Newspaper Archive of
Hays Free Press
Kyle, Texas
May 10, 2017     Hays Free Press
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May 10, 2017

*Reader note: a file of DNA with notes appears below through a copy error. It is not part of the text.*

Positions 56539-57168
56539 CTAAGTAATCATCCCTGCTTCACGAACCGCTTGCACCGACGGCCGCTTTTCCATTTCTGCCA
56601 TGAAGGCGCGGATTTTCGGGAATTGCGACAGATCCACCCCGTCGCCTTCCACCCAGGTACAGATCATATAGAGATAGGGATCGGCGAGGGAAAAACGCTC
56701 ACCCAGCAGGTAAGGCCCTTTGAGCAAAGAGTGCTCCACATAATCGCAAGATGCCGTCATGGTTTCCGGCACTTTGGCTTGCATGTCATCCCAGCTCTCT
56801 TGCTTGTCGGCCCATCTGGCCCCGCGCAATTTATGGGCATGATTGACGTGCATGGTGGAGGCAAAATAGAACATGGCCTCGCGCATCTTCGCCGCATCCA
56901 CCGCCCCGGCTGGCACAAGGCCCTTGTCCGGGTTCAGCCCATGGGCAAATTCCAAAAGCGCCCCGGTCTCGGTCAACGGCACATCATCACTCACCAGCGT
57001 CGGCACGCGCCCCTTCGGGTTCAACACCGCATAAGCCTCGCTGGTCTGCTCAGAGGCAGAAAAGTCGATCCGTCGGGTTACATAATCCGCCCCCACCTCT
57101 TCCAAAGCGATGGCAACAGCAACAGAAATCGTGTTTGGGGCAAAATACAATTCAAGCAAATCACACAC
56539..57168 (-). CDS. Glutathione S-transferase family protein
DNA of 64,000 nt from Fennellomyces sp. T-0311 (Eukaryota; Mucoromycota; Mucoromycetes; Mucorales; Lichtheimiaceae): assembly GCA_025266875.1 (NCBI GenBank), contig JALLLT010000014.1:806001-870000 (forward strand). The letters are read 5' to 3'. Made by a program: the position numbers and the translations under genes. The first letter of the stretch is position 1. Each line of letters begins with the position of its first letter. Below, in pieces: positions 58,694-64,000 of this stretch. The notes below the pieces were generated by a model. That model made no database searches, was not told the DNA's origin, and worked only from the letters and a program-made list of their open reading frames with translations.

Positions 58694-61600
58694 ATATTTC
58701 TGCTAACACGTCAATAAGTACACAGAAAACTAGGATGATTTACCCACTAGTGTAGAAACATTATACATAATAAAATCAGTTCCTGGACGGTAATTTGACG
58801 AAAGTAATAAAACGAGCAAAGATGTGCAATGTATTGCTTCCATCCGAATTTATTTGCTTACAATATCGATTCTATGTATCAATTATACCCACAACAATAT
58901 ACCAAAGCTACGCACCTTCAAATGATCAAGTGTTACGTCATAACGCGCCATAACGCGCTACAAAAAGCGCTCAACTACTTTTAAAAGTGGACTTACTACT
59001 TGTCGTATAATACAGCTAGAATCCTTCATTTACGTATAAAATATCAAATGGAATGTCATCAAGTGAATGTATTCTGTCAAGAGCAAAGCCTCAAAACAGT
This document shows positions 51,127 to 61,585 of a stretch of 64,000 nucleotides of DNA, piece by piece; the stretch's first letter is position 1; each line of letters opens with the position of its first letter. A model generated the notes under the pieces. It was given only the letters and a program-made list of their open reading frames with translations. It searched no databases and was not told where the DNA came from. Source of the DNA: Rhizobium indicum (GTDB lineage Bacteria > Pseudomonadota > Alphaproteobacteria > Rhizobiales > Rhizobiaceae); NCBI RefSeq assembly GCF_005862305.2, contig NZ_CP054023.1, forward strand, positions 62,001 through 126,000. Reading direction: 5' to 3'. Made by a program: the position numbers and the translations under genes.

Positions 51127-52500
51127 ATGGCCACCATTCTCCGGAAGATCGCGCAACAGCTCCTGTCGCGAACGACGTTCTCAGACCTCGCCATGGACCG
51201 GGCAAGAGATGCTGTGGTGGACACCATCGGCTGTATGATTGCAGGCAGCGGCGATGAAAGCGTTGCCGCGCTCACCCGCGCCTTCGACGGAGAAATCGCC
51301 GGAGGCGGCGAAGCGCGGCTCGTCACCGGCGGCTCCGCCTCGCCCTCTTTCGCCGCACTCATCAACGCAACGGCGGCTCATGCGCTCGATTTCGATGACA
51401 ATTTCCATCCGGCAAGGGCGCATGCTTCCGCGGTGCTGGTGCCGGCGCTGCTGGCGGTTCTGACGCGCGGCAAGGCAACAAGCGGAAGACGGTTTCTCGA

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+ Page 4C COMMUNITY Hays Free Press May 10, 2017 + Music Fest Kick off your summer with an afternoon of family- friendly fun on May 13 with the "Squeeze Me On the Square" Squeezebox Music Fest at Kyle Market Days. In addition to local vendors, live music will feature The Fabulous Polkasonics, Czech Melody Masters, Gulf Coast Playboys and the Conjunto Cats. The event will last from 9 a.m. to 6 p.m. Movies at Lake Kyle Kick off Kyle's 2017 Movies in the Park series with "Star Wars - Rogue One" (PG-13) on May 19 beginning after sunset at Lake Kyle. Bring your blankets, folding chairs and movie snacks to enjoy a relaxing evening by the water. Starlight Symphony Celebrate color at this flee performance by the Starlight Symphony Orchestra featuring "My Many Colored Days" by Dr. Seuss. Performances will be May 20 at Hays Performing Arts Center at 7 p.m. and May 21 at the First Baptist Church of Wimberley at 4 p.m. See www.starlightsymphony. org for more information. Starlight Symphony Orchestra is a regional community orchestra whose performances are always flee. Front Porch Days Spend some time celebrating Kyle at the annual Front Porch Days at Plum Creeks Fergus Park on May 20 and 21. The festivities kick off Saturday with races and a morning garden tour. Sunday's events include carnival activities, shopping, fishing, and more. Activities both days include inflatable games, Jigglebug Express, petting zoo, pie baking contest, pony rides, washer tournament, live music and more. See for a schedule and more information. Read With Samson: Buda library program builds confidence in readers Continued from pg. 1C Sikorski said Samson is a therapy dog, which differs from a service dog. Samson is not asked to perform specific special- ized services for disabled handlers such as opening doors or switching on lights. According to the ADA website, a BowWow Read- ing Dog must meet certain requirements to partici- pate in the program. The therapy reading dogs must be "calm, quiet, attentive and comfortable there was an advanced has caught on in other in low-key settings," as reader who wanted to parts of Central Texas well as being tolerant of read to Samson, so while where people realize the large crowds of rambunc- we were reading, his healing effect of dogs on tious kids who may be little brother, who didn't stressful situations. pulling, tugging and han- read in public, becameIn Dripping Springs, dling the dog exuberantly, interested and sat down the REDy to Read pro- And although the web- with us," Sikorski said, gram, which is part of site classifies BowWow "He then asked if he could RED Arena, allows readers Reading Dogs as therapy read to Samson and hisof all ages and skill levels for "at-risk" readers, mother started crying,to read aloud to a horse. Sikorski said all children because he had never had In addition, Divine Ca- are welcome to read to the confidence to readnines in the Central Texas Samson as it may help aloud in public beforearea has partnered with more than just the reader, then." Texas State University to "One day we were here The therapy dog craze provide a group of thera- py dog teams to the Alkek Library during finals week to help students relax. "Dogs are special," Sikorski said, "They love to be loved and they sup- port us when we need it most." Texas History: Mudslinger of a race in 1946 Continued from pg. 1C fans, "Let's put my friend Lyndon back in the saddle again because that's where he belongs." But in the end it was the congressman's record, nine years of bringing home the bacon to his rural constituents, that made the difference. Fie proudly pointed to politi- cal protein like Colorado River dams, electricity for 13,000 farms, soil conser- vation, stable farm prices, farm-to-market roads, low-cost agricultural loans and the G.I. Bill. And Johnson knew how to tell his story. He never fired of talking about "the hard times we had during the thirties, the banks going broke, people not having anything to eat or any jobs, and howwe built back up and saved democracy." With his chances of pulling an upset fading fast, Hollers played the Nazi card. He claimed he came home from the war to find "my own people with fear in their eyes and fear in their hearts because they were afraid of the Johnson political machine. We were only one step ahead of the Gestapo system they had in Germany." Although Hardy Hol- lers gave him a mild scare, the outcome was never in doubt. The incumbent won with 69 percent of the vote, but it was the other 31 percent that bothered Lyndon, who never did understand why anyone would vote against him. Bartee's three books "Texas Depression-Era Desperadoes," "Murder Most Texan" and "Texas Boomtowns: A History of Blood and Oil" are avail- able at And look for his fourth book "Unforgettable Tex- ans" this summed : .... ~" ..... :7 2:; Continued from pg. 1C Bureau of Labor Statistics information, farmers, ranchers and other agri- cultural managers were within the top ten most dangerous jobs in the United States. The profes- sion had the sixth-highest rate of fatalities, 26 per 100,000 workers. For local farmers, who are usually "small mom and pop operations" that operate on fixed incomes, suffering an injury on the job can be catastrophic. Other issues that may arise could be illnesses suffered by the farm- ers themselves or their families. Talia Bryce referred to one farmer who was diagnosed with cancer and had to sell many of his cattle to afford $12,000 chemotherapy shots. More locall the or- ganization helped a San Marcos area farmer who had emergency surgery During the first year,teers. for a gallbladder issue, and Farmgrass raised roughly The ability to raise a Lockhart farmer who $5,000 for its cause. They awareness for not only had suffered severe back also garnered interestfarmers, but also the injuries, from those who were industry itself is also "They're a small busi- "surprised" there was a an important point for ness and if (farmers) get festival going on in Nie- the Bryce family. Talia hurt, it impacts their derwald, Talia Bryce said. Bryce said farming isn't ability to farm," Talia Bryce "Everyone who came a flourishing industry said. "It affects their llveli- had an amazing time," and there's a disconnect hoods and their families." Talia Bryce said. "There between farming and the The Bryce family put its was good music and theyounger generation. idea in motion and began food was great." "It's all about educa- to search for a location In 2015, the event's tion and they're not for the festival. They re- second year, Farmgrasseducated about good, ceived assistance through doubled attendance local, healthy food," Talia the Simmons Family in and tripled the amountBryce said. "There's a lot Niederwald, which hosts raised, she said. of marketing and educa- seasonal events on their Ever since then, the tion for people to under- farm. festival has continued to stand that supporting Talia Bryce then sought grow, both in attendance local farms is supporting out acts for the event and and interest. Big namea sustainable local food used her background as a acts, such as Grammy system." performer in a Bluegrass award winning artist band in the Austin area. Shiny Ribs, now perform While the event focused at the event. on Bluegrass music in the All of it is done with a beginning, Talia Bryce staff that includes two said the genre shifted to full-time, two part-time Americana. employes and 30 volun- is the big question! If you were to die today, do you know where you would go without any doubt? Don't look to religion for the answer. Look to the One who died in your place so that you could answer, Heaven, to spend eternity with Jesus our Savior. Join us each Sunday at 10:30am as we learn more about who He is by studying His Word, the bible. No finger pointing, just worshiping the King of Kings and Lord of Lords! - Pastor John ~~l~t~~.:.~!{~i~ ~ i~ili~i~i-i!ii::~i~iii'~" t~i!~i~i"i~t"~!"t~"!ii !::i:::'i ..... ~ :~ . .... ~ . :~J i'~it ~i~ ~ Saturdays, 9 a.m.-1 p.m. in downtown Buda across from Garcia's restaurant Tuesdays, 3-7 p.m. at Gray Gardens, 767 Main Street Growers, Farmers and Vendors reserve your spot today{ Check the website for details. 5 MILE DAM PARK $30- MAY I-MAY 19 4440 S. OLD STAGECOACH RD. $35- DAY OF RACE SAN MARCOS, IX 78666 RegistraSon fee includes race bags and shirts WWW.ATHLETEGUILD.COM PROCEEDS FROM THE RACE GO TO THE LIVE LIKE ALANNAH MEMORIAL SCHOLARSHIP FUND IN MEMORY OF ALANNAH RITCH, WHO PASSED AWAY ON SEPTEMBER 8, 2016 AT THE AGE OF 21. + + j i I |i ' :i : i ili! ii i[ii!iii:i